If I'm writing this in the way I intend you will now be expecting me to launch off into some tirade about how terrible this situation is; about how awful it is that this pub can't sell something a bit more interesting. Readers of this blog will know my fondness of strong beer and might be forgiven for thinking I detest session beer. This really is not true.

It struck me when I read a fellow Cumbrian brewers blog about the difficulties of selling stronger, more "interesting" beer; perhaps the fact that I am vocal about my love of stronger, darker beer suggests I don't like anything else. That simply isn't true, quite the opposite in fact.

Returning to the thoughts of my journey break on the way home, it is better for this particular pub to have two handpulls selling two good session beers than to have one handpull selling a session beer and one handpull serving a slow moving beer that few of the locals would drink. The vast majority of their clientele drink keg, and there is no way of changing that. To be honest, it's a miracle they keep two cask beers on.

From the brewery's point of view it is nearly impossible to make a viable business without the bread and butter of session beer. That's what pays the bills, and would buy the cat food, if I had a cat.

Moreover, there are other good reasons to make session beer, even if there is no financial driver. The biggest one is yeast propagation, a subject I'm still building up knowledge about. I intend to start pitching-on yeast once I feel both my knowledge and brewery infrastructure can guarantee a good outcome. During my investigations into this I have discovered that yeast multiplies cells better and more quickly in low gravity solutions and with a low alcohol level. As soon as yeast is in a high sugar concentration or high alcohol environment it is less likely to replicate and more likely to make more alcohol, or perhaps die.

This results in some of the very best brewers only cropping from their standard session beers. This is not an urban myth, more than one brewer has told me this.

So, as a brewer who gets hot and sweaty when brewing I can now celebrate session beer for two good reasons; It slakes my thirst without getting me too drunk and I can use session beer to propagate excellent healthy young yeast for my stronger beer.

Now, if you don't mind, I'd like to continue to explore how it might be possible for brewers who would like to make more challenging beers to get the fruits of their hard work into an appreciative audience. But then that will be for future blog posts.

Tuesday 10 August 2010

Meeting demand

This isn't a complex or long winded post, it is quite simple really; we've created a demand for a product we are unable to make fast enough. Infra Red doesn't sell well in cask locally, although we can make it and get it to customers quite quickly. Making bottle conditioned beer takes a little longer when it is a dry hopped beast. Transport logistics add to the problem of satisfying the demand.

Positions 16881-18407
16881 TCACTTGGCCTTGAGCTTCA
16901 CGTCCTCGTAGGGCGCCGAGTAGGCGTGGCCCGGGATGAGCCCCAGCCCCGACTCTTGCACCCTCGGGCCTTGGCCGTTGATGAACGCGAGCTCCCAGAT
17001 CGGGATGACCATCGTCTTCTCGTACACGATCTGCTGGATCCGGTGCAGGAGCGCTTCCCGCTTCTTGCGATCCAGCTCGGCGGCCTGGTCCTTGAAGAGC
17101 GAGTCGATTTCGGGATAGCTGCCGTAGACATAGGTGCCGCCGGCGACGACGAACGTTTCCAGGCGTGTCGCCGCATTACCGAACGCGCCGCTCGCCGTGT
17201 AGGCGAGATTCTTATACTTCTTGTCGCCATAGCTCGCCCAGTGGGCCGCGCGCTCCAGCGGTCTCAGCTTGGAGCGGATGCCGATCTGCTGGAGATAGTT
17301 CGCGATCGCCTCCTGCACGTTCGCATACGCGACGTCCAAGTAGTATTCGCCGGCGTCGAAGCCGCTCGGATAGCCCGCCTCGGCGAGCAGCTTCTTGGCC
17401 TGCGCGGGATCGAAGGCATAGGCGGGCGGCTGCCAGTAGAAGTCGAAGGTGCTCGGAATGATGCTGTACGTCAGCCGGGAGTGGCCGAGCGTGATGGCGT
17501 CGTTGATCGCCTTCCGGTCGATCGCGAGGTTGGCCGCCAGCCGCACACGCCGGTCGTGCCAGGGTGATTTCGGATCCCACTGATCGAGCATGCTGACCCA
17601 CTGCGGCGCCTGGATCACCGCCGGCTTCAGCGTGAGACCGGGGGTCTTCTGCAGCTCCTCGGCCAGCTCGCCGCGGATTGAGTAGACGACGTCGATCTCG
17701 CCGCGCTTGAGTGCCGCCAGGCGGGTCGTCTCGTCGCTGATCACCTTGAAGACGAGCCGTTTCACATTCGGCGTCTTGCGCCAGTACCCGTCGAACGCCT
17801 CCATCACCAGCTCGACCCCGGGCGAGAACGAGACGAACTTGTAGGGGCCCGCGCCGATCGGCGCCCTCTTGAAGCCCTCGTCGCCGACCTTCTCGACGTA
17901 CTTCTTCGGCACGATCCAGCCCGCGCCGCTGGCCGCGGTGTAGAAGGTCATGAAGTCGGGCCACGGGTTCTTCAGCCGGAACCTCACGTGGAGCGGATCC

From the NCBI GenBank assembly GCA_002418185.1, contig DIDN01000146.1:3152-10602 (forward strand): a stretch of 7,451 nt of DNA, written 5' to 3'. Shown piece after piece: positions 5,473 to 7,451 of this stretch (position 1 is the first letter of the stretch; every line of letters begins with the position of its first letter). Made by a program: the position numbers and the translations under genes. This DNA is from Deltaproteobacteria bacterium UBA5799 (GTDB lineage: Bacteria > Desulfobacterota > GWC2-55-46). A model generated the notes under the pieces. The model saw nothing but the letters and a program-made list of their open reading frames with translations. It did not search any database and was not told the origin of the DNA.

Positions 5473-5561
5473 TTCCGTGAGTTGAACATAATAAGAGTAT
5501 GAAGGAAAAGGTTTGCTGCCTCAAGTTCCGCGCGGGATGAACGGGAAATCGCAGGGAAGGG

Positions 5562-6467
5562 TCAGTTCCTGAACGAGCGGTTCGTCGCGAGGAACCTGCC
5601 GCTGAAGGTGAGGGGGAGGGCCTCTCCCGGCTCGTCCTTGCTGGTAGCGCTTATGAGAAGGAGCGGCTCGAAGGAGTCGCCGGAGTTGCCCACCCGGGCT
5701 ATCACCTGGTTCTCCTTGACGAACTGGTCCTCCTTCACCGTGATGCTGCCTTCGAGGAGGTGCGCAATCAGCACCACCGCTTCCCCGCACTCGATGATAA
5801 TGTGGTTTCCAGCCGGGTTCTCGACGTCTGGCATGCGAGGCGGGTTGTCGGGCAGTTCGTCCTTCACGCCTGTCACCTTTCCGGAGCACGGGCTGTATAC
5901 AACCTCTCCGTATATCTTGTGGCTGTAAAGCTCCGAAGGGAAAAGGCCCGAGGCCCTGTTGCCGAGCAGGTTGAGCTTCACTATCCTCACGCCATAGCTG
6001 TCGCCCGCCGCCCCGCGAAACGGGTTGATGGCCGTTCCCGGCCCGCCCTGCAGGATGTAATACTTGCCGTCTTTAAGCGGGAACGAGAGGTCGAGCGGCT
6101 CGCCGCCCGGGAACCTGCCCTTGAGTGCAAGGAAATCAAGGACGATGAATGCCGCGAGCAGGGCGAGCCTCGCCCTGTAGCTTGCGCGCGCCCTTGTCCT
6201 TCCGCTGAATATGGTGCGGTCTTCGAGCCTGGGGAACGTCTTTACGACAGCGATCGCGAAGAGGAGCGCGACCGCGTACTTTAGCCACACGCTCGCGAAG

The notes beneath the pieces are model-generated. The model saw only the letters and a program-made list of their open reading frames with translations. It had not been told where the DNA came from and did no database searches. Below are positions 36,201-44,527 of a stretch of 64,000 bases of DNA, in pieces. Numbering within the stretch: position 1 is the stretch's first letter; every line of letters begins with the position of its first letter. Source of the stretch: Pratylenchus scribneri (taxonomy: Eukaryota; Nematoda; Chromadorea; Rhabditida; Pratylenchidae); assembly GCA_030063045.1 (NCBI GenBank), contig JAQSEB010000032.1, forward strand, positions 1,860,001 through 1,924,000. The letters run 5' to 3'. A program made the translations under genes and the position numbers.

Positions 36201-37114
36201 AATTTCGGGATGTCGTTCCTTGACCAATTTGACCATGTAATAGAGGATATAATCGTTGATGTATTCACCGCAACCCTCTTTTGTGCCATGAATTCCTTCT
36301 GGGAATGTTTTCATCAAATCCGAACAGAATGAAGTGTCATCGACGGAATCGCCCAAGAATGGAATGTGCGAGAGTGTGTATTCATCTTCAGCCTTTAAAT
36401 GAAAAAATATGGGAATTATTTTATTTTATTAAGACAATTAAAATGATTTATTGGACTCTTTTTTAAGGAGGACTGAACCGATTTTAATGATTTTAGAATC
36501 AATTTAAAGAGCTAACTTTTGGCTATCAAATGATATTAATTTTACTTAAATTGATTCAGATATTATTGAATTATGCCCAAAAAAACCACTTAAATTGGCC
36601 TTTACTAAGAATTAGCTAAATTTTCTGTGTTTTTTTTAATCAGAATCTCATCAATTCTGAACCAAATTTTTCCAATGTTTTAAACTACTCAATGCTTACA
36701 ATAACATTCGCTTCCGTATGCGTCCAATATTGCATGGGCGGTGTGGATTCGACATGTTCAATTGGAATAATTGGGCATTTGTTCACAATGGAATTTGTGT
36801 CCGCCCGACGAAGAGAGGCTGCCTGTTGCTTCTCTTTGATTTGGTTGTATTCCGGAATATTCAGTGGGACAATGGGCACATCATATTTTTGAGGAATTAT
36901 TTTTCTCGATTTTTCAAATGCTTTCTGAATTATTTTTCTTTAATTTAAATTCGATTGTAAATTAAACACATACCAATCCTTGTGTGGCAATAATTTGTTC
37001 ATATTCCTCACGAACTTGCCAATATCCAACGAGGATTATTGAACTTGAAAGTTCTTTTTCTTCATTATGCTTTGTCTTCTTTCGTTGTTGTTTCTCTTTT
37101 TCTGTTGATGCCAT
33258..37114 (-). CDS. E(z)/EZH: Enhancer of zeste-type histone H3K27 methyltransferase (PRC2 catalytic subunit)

Today we note that myBreweryTap have already sold out of Infra Red, except for what they have in mixed cases. There have been reports of intermittent supplies at The Rake and UtoBeer. BeerMerchants do have some stock, although I'm not sure there is much left. The trouble is I have not a single drop left in the brewery. Furthermore, I am unlikely to get around to brewing more anytime soon as a local cask market also expect to be satisfied.

Of course, Zak Avery has unwittingly added to this whole dilemma by disguising a guitar as a mandolin. I'm considering my perspective as a result of that.

The whole problem is somewhat compounded by the very late availability of increased brew house capacity. We expected a 3 fold increase in production capacity by the end of June at the latest, but this is still to be delivered. However, that is just me making feeble excuses, why should you care that I can't satisfy your insatiable demand for my beer?

All I can do is apologise and promise to brew harder. Oh, and nag Ann like hell to buy me more stainless steel. And a bottle labeler. And more bottle filling heads. And a fork lift truck. And a sink (no really, I didn't get one yet) And a steam boiler. And. And. And..........

Friday 6 August 2010

Musing the Market

It has been a very busy and varied couple of weeks. Improvements to the brewery progress, we've been getting our beers out to people that we have promised them to and of course the Great British Beer Festival saw a massive and worthwhile distraction.

Yesterday I woke up thinking about the procreation of yeast, which is odd, as primeval physiological instinct of my own procreation used to be my normal morning distraction. I awoke unusually early which was handy as I had a lot to do. The yeast subject was catalysed by the discovery of my American friend's beer presence on Bières Sans Frontières at the festival. The two main thrusts, if you'll pardon further reproductive connection, of my considerations of this were; 1. Why does his beer taste the way it does? 2. How come Ted, who is 8 time zones away and has been brewing less time than me, has his beer at GBBF already? The second question I'll come to further down, but the first was what woke me up and will be the subject of another post, promise.